Elwha River sees chinook salmon run increase
PORT ANGELES, Wash. – The largest run of chinook salmon in decades returned to the Elwha River this fall, according to officials with the Olympic National Park.
Fish are streaming into stretches of the Elwha River and its tributaries that were formerly blocked by the Elwha Dam, park officials said Friday on its website.
The Elwha Dam, one of two dams on the river, stood for nearly a century before it came down in 2012.
Removal of the remaining 210-foot tall Glines Canyon Dam resumed last month after nearly a year hold to give officials time to fix problems at new water-treatment facilities built as part of the $325 million river restoration project.
During a one-day survey in September, biologists counted 1,741 adult chinook and mapped 763 reds between the remnants of the Glines Canyon Dam and the river mouth. About 75 percent of those were spotted upstream of the former Elwha Dam site, park officials said.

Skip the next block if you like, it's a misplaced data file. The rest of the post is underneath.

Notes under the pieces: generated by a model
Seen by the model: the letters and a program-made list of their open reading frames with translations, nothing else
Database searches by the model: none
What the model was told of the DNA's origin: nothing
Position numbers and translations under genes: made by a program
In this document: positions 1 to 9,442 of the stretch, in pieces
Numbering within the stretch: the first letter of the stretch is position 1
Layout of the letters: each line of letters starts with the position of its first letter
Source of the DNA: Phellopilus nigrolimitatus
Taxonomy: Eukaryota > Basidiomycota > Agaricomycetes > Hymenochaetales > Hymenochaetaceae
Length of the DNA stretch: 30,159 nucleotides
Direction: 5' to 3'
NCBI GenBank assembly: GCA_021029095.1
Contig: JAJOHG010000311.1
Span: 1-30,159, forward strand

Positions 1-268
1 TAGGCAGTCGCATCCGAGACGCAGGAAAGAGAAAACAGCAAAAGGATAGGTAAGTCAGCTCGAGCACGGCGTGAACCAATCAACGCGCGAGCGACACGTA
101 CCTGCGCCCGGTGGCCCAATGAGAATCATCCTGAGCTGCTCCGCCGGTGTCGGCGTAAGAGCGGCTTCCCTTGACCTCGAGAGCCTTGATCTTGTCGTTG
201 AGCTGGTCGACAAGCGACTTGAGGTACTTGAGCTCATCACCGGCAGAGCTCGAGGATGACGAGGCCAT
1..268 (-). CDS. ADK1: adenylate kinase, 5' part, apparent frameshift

The biologists navigated over 13 miles of the Elwha River and tributaries, walking and snorkeling to find living and dead salmon along the river from Glines Canyon Dam to the river mouth. They also surveyed lower portions of three river tributaries, including Indian Creek, Hughes Creek and Little River.
Results from the survey indicate this year’s chinook return is one of the strongest since 1992, according to park officials.
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